The Stream, June 2, 2020: United Kingdom Sees Sunniest Spring, Driest May on Record

The Global Rundown

The United Kingdom experiences its driest May and sunniest spring on record. An independent review of water quality in Dayton, Ohio, remains suspended due to Covid-19. Kenya hopes to help alleviate cyclical floods and droughts by building a series of dams. A report warns that chemicals used in fracking could endanger rivers in Australia’s Kati Thanda-Lake Eyre basin. New Jersey officially adopts strict drinking water standards for two PFAS chemicals. 

“Safe drinking water is a top priority for the Murphy administration. With the adoption of these standards, New Jersey continues to lead the nation in protecting public health and the environment from these chemicals, which have been detected at varying levels across the state.” –Catherine R. McCabe, Commissioner New Jersey Department of Environmental Protection, in reference to new drinking water limits on two PFAS chemicals. On June 1, New Jersey officially adopted the standards, which limits perfluorooctanoic acid (PFOA) to 14 parts per trillion (ppt) and perfluorooctane sulfonic acid (PFOS) to 13 ppt. Cape May County Herald 

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By The Numbers

573 Hours of sunshine recorded this spring in the United Kingdom, making it the sunniest spring since records began in 1929. This May was also the driest in 124 years of record-keeping. The Meteorological Office is concerned that dry conditions could spell larger drought problems throughout the rest of the year. Bloomberg Green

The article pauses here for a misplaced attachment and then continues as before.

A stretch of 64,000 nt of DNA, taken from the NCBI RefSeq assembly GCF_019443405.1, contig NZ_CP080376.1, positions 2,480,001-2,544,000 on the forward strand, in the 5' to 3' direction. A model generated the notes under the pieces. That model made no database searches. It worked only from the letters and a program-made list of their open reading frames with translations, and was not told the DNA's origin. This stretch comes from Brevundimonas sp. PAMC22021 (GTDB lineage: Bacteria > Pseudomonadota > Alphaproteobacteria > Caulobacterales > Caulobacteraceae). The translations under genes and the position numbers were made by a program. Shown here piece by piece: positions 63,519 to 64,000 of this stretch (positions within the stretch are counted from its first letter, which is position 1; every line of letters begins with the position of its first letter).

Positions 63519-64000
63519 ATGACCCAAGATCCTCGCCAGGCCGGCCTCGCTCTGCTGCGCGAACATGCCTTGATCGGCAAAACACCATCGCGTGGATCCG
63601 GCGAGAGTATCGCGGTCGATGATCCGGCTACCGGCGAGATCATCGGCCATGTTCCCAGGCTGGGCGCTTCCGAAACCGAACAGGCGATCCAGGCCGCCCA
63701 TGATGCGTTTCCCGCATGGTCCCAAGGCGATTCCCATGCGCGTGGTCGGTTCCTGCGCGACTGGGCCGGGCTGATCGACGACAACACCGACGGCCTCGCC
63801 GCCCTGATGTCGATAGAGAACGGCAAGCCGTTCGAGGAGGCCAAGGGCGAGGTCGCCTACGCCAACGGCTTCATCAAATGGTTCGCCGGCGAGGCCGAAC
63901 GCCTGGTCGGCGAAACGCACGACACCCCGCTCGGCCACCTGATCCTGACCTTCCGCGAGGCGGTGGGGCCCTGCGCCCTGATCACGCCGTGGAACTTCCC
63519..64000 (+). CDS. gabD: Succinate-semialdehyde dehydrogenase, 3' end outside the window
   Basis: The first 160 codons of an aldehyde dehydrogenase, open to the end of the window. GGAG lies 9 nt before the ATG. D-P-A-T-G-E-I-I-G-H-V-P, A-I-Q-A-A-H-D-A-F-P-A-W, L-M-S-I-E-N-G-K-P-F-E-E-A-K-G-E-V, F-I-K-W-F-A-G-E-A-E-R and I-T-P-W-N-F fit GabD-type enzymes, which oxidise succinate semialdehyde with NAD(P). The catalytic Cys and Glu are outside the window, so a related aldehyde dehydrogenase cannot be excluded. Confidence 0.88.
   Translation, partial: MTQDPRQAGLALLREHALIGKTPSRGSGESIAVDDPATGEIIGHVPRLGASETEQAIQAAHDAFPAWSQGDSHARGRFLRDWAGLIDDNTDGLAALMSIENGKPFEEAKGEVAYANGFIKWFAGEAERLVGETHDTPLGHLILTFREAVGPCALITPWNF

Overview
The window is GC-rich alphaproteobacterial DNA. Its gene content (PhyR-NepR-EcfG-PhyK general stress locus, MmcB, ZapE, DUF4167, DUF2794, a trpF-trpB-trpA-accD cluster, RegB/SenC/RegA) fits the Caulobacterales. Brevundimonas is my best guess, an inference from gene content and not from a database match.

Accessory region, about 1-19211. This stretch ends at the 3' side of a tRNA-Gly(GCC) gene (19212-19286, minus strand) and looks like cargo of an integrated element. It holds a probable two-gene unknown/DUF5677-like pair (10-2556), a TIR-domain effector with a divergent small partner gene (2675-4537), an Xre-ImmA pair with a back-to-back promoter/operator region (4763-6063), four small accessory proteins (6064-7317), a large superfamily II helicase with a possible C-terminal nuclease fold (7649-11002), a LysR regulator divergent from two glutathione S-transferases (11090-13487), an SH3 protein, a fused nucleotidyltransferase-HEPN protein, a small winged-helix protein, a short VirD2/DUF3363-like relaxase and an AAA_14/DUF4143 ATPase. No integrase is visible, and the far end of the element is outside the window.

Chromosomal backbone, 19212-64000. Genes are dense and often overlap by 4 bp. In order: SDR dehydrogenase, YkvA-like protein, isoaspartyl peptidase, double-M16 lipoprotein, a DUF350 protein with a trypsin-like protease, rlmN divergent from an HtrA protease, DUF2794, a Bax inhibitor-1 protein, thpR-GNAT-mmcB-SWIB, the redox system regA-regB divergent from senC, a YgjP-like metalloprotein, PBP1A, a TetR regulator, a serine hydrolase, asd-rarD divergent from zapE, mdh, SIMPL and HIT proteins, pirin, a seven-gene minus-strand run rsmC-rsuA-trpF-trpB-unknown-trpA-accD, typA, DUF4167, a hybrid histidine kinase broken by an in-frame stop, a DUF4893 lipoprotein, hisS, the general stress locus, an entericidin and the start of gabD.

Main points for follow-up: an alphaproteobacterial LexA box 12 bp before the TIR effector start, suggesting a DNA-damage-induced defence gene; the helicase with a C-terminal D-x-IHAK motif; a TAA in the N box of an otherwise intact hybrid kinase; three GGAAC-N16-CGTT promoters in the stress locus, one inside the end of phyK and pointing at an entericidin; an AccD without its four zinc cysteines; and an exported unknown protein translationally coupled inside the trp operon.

$868 million Anticipated cost of the Magwagwa multipurpose dam, which is set to be built in western Kenya. The Magwagwa is one of several dams that the government hopes will help regulate the deepening cycle of severe flooding and drought in the East African nation. Bloomberg I Quint 

Science, Studies, and Reports

A federal report warns that chemicals used in unconventional gas drilling in Queensland, Australia, could imperil fragile rivers in the Kati Thanda-Lake Eyre basin. The report comes as the government tries to decide whether to boost gas drilling operations in the post-coronavirus economy. The Guardian 

On the Radar

In March, the city of Dayton, Ohio, hired an environmental consulting firm to conduct an independent review of the city’s water quality and infrastructure, but the $90,000 initiative was suspended due to Covid-19 and remains on hold. The study will focus on the water system’s current and future conditions. Dayton Daily News

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